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Build vs buy: How one solution delivered 70-80% functionality at a fraction of the cost

The brief

Define an MVP to pilot

For nearly 40 years, our client has been a champion for quality early learning and care, focused on closing the opportunity gap for our nation’s youngest learners. The organization had initially launched a platform intended to be the single online destination for early childhood systems leaders to connect, collaborate, and exchange knowledge.

When they first approached us, they wanted a partner to help them more clearly define what a minimum viable product (MVP) should look like based on their target personas, user needs, and feature sets. Once they had clarity on what the MVP should include, they planned to bring it to market.

Their team decided to work with TXI in part because we suggested a slightly different approach. Because they had well-defined personas, rather than focusing on generating more of them, we helped bring focus to the jobs those personas needed to accomplish.

We explained how our product innovation approach would guide us in gathering and analyzing user input, then using it to define the necessary components of an MVP.

The challenge

"Steal shamelessly, share seamlessly"

In one early call, a client team member characterized the ideal state of the platform they hoped to build as one that would let users “steal shamelessly and share seamlessly.”

With that as a guiding principle, we talked to several likely users of the platform to get a sense of their daily work, their pain points, and the capabilities they wished they had — i.e., what they’d want to share and what they’d want to steal. We also spoke with internal client stakeholders and leaders to understand where they saw the biggest opportunities.

The client’s team members were invaluable partners in our product innovation work: the early childhood space is a complicated domain rife with lingo, acronyms, and nuanced distinctions. We collaborated with them throughout the process to ensure we had adequate subject matter understanding to scope a viable solution.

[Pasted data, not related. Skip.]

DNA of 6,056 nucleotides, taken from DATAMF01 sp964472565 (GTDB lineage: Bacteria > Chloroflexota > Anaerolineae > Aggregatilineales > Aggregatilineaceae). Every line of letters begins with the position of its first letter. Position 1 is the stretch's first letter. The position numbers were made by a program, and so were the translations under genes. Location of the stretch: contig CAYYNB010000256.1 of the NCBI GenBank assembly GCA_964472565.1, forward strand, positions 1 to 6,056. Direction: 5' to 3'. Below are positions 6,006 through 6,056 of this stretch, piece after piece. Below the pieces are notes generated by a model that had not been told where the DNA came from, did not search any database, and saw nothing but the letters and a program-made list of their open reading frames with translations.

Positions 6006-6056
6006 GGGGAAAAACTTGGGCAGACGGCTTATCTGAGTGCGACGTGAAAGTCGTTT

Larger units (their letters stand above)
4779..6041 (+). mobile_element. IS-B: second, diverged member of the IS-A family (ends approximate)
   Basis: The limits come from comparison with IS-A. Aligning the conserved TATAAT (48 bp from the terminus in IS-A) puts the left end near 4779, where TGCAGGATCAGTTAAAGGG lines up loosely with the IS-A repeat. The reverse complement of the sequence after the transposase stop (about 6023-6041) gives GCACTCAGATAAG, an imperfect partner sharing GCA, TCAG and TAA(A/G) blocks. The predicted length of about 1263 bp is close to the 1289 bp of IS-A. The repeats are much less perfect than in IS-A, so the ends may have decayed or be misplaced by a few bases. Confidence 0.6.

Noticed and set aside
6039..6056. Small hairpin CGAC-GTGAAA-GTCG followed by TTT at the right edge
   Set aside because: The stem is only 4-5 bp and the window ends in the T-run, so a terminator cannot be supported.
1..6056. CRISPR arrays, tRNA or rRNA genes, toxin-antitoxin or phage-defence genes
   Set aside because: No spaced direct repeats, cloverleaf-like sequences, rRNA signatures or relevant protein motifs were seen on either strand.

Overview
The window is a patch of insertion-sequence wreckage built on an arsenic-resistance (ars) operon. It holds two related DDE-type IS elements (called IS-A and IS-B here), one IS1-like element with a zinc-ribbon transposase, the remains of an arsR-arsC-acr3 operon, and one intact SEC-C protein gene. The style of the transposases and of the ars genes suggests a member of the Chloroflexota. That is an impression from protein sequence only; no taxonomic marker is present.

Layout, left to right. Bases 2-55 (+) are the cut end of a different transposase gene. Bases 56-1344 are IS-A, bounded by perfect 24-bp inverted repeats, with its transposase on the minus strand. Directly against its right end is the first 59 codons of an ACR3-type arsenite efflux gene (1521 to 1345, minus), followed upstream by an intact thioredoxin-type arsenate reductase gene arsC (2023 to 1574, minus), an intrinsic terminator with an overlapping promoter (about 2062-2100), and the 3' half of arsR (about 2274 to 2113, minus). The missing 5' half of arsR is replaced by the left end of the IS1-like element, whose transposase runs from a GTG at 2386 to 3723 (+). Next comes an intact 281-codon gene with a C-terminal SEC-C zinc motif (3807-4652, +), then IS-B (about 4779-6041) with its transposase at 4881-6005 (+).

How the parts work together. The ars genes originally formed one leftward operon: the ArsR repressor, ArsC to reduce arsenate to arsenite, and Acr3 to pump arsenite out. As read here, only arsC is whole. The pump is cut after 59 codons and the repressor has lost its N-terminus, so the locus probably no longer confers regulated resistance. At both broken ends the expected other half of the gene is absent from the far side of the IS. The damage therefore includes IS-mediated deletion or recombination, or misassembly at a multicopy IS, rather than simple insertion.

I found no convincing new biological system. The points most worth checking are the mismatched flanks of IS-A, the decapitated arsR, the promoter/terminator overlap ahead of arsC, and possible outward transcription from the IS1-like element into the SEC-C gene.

The client team also had a large body of existing research and knowledge. Part of our work was to determine what in that body we should build upon and what we should reconsider.

As our research got underway, we recognized that one major challenge lay in the sheer variety of experiences among potential platform users: in addition to having vastly different roles, they had access to vastly different resources and services, depending on where they were located.

The team’s passion for driving change was critical to the success of the project. They worked cohesively, making aggressive strides to enhance the product’s experience for users. This required a consistent and deliberate effort to ensure the product was accessible and valuable to the community.

The Solution

Define what the platform should do based on user needs

As we spoke with stakeholders (internal and external), we sketched visualizations of their relationships to align our team and the client team on exactly who we were building for. We also used insights from the conversations to ideate toward a model for the kinds of jobs coalition leaders do to strengthen their systems.

This approach––letting user conversations guide iterative versions of a product––is a core part of product innovation. In the words of our head of design, it can feel a bit like building cubes from fog.

We emerged with a clear sense of who the highest-impact users were (both internal and external) and what the platform’s highest-impact use cases would be. This enabled us to craft a comprehensive vision of both the short-term MVP and a long-term product evolution.

The Outcome

A research-backed concept with two viable paths forward

Once we had clarity on what the platform should be, we were able to provide a rough prototype, as well as estimates of time, effort, and cost associated with building vs. buying the real-world version of the platform.

For the “buy” option, we recommended an off-the-shelf solution that could accomplish roughly 70 to 80 percent of the functionalities we’d scoped, for approximately 25 to 30 percent the cost of building a custom solution. What's more, the “buy” solution would let the client implement the platform in six to 12 months rather than the two to three years that would be necessary for a custom build.

If you’re struggling to decide how to tackle a big problem or you’re not sure how to evaluate the many opportunities before you, we can help. Get in touch to learn more about how our product innovation approach to research and design can point you on a clear path to success.

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